- An experimental antibiotic helped treat urinary tract infections, pharma giant GSK said Thursday.
- It would be the first new pill to treat uncomplicated UTIs in 20 years, GSK said.
- The drugmaker plans to apply for approval in the first half of 2023.
A new treatment for urinary tract infections got a step closer to reality on Thursday.
The pharma giant GSK said it has stopped two late-stage clinical studies early, because they’ve already shown its experimental pill works at treating UTIs.
The drug, called gepotidacin, could become the first new oral antibiotic for uncomplicated UTIs in more than two decades, according to the company. GSK plans to apply for approval in the first half of 2023, which could set up an approval decision in late 2023 or early 2024, going by typical drug review timelines.
In a statement, GSK’s senior vice president of development Chris Corisco highlighted the need for new antibiotics as more UTIs are caused by resistance bacteria. For years, global public-health officials have warned about the growing threat from strains of bacteria that grow resistant to available treatments. GSK has been working with the US government to develop gepotidacin since 2013.
UTIs are incredibly common, with about 60% of women and 12% of men having at least one UTI in their life, according to the Urology Care Foundation. GSK’s drug was tested in uncomplicated UTIs, which are restricted to the the bladder and urethra and are generally less serious than complicated UTIs. If left untreated, UTIs can cause serious damage to the body and even be life-threatening.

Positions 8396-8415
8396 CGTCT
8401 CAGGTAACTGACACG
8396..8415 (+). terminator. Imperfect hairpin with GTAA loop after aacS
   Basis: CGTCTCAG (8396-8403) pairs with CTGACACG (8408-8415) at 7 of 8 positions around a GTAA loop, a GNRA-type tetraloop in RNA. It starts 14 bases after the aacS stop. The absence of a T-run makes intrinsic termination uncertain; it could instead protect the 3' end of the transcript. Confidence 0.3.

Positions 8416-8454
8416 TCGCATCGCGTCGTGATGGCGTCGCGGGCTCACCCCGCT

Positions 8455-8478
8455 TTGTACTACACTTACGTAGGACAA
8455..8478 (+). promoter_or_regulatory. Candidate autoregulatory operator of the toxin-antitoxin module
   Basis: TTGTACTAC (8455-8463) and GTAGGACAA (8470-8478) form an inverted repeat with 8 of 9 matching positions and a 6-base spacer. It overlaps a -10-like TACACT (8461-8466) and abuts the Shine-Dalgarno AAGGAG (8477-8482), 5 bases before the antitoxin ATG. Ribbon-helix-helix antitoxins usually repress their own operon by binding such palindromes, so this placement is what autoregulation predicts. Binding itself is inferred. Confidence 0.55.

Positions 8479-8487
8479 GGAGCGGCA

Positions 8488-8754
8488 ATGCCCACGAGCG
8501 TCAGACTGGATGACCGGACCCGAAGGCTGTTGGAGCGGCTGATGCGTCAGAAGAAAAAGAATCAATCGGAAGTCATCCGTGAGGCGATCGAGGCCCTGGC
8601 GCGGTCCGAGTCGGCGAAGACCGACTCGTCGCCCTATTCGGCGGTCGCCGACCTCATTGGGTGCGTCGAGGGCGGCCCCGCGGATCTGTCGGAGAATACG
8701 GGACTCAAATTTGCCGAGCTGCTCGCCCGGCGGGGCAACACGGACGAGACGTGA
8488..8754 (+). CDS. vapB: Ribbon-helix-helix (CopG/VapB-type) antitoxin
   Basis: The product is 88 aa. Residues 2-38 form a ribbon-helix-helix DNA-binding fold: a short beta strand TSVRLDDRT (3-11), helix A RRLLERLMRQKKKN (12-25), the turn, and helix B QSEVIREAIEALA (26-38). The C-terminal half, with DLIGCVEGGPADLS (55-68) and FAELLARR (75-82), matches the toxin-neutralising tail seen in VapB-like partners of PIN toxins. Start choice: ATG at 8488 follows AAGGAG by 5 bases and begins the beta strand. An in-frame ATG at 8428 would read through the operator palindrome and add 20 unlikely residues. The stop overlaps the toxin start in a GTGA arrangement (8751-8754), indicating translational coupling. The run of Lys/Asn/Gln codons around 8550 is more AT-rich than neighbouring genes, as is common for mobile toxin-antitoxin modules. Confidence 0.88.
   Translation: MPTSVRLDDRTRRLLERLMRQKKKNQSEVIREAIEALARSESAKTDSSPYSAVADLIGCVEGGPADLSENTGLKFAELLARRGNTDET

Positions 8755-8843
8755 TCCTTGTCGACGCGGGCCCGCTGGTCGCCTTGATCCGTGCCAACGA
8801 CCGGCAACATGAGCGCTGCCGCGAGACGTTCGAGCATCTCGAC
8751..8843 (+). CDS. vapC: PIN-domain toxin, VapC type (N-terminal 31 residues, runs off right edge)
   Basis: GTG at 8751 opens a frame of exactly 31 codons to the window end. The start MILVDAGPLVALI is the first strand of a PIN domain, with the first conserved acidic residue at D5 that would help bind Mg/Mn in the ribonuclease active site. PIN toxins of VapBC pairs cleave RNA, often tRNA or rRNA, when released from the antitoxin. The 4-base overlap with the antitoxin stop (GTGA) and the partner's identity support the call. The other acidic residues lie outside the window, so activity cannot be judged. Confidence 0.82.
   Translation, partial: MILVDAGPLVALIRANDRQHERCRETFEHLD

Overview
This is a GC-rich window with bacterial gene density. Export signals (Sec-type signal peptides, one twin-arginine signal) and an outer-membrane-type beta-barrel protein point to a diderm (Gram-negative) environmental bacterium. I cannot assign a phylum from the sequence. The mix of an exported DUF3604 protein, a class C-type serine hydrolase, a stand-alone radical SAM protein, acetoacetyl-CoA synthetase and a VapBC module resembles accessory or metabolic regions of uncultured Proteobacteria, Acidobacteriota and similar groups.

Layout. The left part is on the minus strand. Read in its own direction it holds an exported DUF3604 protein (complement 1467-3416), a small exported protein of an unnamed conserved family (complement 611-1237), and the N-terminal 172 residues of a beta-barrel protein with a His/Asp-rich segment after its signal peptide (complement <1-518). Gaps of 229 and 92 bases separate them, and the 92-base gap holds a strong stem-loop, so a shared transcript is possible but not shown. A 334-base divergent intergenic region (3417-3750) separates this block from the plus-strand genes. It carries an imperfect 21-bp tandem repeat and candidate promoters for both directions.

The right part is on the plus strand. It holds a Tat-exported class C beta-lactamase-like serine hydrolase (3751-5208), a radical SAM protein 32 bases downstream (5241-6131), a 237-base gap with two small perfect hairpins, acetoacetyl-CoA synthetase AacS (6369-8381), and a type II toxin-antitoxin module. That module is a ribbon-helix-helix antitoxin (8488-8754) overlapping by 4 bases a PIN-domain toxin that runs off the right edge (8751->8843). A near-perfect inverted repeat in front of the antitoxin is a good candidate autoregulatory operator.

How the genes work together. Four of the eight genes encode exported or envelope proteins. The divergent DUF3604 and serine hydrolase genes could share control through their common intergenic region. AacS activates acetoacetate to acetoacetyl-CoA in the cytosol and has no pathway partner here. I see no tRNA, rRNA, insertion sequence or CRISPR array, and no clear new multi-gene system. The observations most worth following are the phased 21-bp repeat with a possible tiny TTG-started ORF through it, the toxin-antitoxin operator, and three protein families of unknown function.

GSK's new drug started late-stage testing, called Phase 3 studies, just over three years ago. On Thursday, GSK said two studies enrolled over 3,000 patients with uncomplicated UTIs. The drug met the key effectiveness goal in both studies of ending the symptoms and signs of infection. A third trial testing the pill against a type of gonorrhea is ongoing.
The company described the results in a Thursday press release, adding it plans to publish the findings in a medical journal in 2023.
New antibiotics turning into a focus area for 'New GSK'
The $66 billion drugmaking giant has had a rocky tenure throughout the pandemic. Most notably, the British pharma lost its position as the world's largest vaccine business by failing to develop a COVID-19 vaccine.
The company has undergone a serious shake-up since, spinning off its $36 billion consumer-health business this summer that oversees brands like Advil, Tums, and Sensodyne. The pared-down version of GSK, which CEO Emma Walmsley has called "New GSK," is solely focusing on drug and vaccine development.
GSK's leadership has also gone through some changes, including the departures of R&D head Hal Barron, vaccines chief Roger Connor, and Sally Mossman, who ran the Rockville, Maryland vaccine R&D site. The former Pfizer vaccine executive Phil Dormitzer joined last December "to restore GSK vaccines to leadership," as he told Insider in an August 2022 interview.
While GSK missed on COVID-19 vaccines, its antibiotic efforts could have a major impact on a slower-moving crisis in antimicrobial resistance. Most Big Pharmas have ignored the space, citing the lack of profit potential.
GSK, on the other hand, paid $66 million in September to license another antibiotic program being tested to treat complicated UTIs. That pill is expected to start late-stage testing in 2023.